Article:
COVID-related thyroiditis still detectable 1 year later in some patients

While COVID-19–related thyroid inflammation usually resolves shortly after the acute illness, about half of participants in a study presented today at the 24th European Congress of Endocrinology still had thyroid abnormalities a year later. The congress is being held May 21 to 24 in Milan, Italy.

University of Milan researchers monitored levels of thyroid-stimulating hormone and examined the gland with ultrasound for 1 year in more than 100 hospitalized patients with thyroiditis and COVID-19, according to a European Society of Endocrinology (ESE) news release,

Uptake of the imaging tracers technetium or iodine, which indicates thyroid function, was still lower than normal in about two thirds of patients at 9 months. After 1 year, the thyroid was still visible on ultrasound—even if reduced in size—in half the patients.

Thyroid function is important to metabolism, growth, and development and helps regulate numerous bodily functions by steadily releasing hormones into the bloodstream, the authors said. And when the body needs more energy during growth, cold temperatures, or pregnancy, the thyroid releases extra hormone.

Thyroiditis is common in patients who have moderate to severe COVID-19, the researchers noted, and has an important role in dysfunction of the hypothalamus-pituitary-thyroid axis. The resulting thyroid hormone imbalance is typically mild but is more pronounced in severe COVID-19.

The researchers said that they don't know if the findings have any long-term clinical consequences.

Lead author Ilaria Muller, MBBS, PhD, said that thyroid dysfunction and COVID-19 are linked. "Knowing that thyroid hormones correlate with the disease severity is important, and the fact that the thyroid gland seems directly involved in SARS-CoV-2 (COVID-19) viral infection needs to be taken into account," she said in the release.
May 21 ESE news release


Salmonella outbreak linked to Jif peanut butter sickens 14 in 12 states

Over the weekend the Centers for Disease Control and Prevention (CDC) announced a Salmonella Senftenberg outbreak linked to Jif peanut butter that has sickened at least 14 people in 12 states. Two people have been hospitalized, and no deaths have been recorded.

Because of potential contamination, on May 20 the J.M Smucker Co. announced a voluntary recall of peanut butter produced at a Smucker's facility in Lexington, Kentucky. Several types of peanut butter were recalled, including creamy, crunchy, natural, and reduced fat, the CDC said. Lot code numbers 1274425 through 2140425, with "425" at the end of the first 7 numbers, should be disposed of immediately.

According to a statement from the Food and Drug Administration (FDA), the peanut butter was distributed to retailers nationwide.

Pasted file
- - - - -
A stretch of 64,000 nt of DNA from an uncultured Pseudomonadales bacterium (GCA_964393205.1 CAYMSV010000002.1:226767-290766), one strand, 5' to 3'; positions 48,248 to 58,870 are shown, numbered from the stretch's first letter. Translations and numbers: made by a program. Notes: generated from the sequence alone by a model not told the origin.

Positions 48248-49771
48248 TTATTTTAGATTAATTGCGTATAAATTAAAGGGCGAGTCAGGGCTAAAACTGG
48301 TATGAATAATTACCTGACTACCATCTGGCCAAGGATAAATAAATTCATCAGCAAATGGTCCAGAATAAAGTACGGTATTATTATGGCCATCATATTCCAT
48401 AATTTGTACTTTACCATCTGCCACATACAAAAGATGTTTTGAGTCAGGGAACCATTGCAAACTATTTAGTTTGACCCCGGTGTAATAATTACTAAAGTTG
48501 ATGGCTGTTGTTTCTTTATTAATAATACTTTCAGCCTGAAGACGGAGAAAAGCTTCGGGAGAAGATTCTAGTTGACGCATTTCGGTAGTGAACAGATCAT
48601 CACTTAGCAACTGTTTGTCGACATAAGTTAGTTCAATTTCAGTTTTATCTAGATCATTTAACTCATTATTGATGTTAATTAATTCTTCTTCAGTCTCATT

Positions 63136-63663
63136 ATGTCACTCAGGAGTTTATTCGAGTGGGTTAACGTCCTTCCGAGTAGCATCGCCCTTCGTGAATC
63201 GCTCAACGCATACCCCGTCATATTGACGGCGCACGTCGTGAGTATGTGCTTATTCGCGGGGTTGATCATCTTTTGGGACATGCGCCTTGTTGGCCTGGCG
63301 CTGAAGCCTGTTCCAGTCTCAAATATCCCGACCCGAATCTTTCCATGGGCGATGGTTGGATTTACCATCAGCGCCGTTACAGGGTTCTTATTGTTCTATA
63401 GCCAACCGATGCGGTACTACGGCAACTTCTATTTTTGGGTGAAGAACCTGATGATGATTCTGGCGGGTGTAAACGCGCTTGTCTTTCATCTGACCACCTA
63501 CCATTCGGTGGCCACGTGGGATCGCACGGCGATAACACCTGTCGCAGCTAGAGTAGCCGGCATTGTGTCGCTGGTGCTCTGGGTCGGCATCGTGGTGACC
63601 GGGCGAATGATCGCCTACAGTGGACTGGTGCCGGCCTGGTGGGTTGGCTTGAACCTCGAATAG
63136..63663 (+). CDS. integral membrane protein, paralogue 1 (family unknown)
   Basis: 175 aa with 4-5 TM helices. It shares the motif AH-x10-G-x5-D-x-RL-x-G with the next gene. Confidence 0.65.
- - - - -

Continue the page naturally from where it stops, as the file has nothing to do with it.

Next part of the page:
In epidemiologic investigations, all five case-patients interviewed reported eating peanut butter before they got sick, and four of them (80%) reported eating different types of Jif peanut butter. Texas and Georgia each reported two cases, while Washington, Missouri, Arkansas, Illinois, Ohio, Virginia, North Carolina, South Carolina, New York, and Massachusetts each reported a single case.

Symptom-onset dates range from Feb 17 through May 1. "The true number of sick people in an outbreak is likely much higher than the number reported, and the outbreak may not be limited to the states with known illnesses. This is because many people recover without medical care and are not tested for Salmonella," the CDC said.
May 21 CDC
May 20 FDA


DRC reports fourth Ebola death in Equateur province outbreak

The Democratic Republic of the Congo (DRC) on May 19 reported a fourth case, which was fatal, in its latest Ebola outbreak, which is affecting Equateur province in the country's northwest, the World Health Organization (WHO) African regional office said in a May 20 tweet.

The country had gone about 2 weeks with no new cases, raising hopes that the outbreak was winding down.

The patient is a 12-year-old boy in Wangata, part of Mbandaka, where the outbreak is centered. The boy died from his infection. So far, all four of the people sickened in the outbreak have died from their infections.

Last week the WHO said outbreak responders were monitoring 295 active contacts and that so far, 809 people have been vaccinated.

The outbreak is the DRC's 18th battle with Ebola and is the third since 2018 to hit Equateur province. Genetic analysis suggests that the latest event probably resulted from another jump from animals to humans, rather than persistent virus from a survivor.
May 20 WHO African regional office tweet
May 17 WHO African regional office tweet


UK reports more unexplained hepatitis cases, posts investigation update

The United Kingdom's Health Security Agency (UKHSA) recently reported 34 more unexplained hepatitis cases in children, raising its total to 197 cases as of May 16. Along with the May 20 update it posted its third technical briefing on the investigation. Eleven children needed liver transplants, and so far, no deaths have been reported.

Though researchers are still weighing several potential causes, they noted that adenovirus is the most frequently detected virus in samples tested. Of 170 kids who underwent adenovirus testing, 116 were positive. For 13 others, it wasn't possible to rule out an adenovirus cause. Adenovirus subtyping of 35 available blood samples showed 41F was the most common type present.

Of 169 kids who were tested for COVID-19 on or around the time of hospital admission 15% were positive. SARS-CoV-2 serological testing is underway, as is toxicological testing.

The most common clinical symptom was jaundice, followed by vomiting, pale stools, and other gastrointestinal symptoms such as diarrhea and nausea.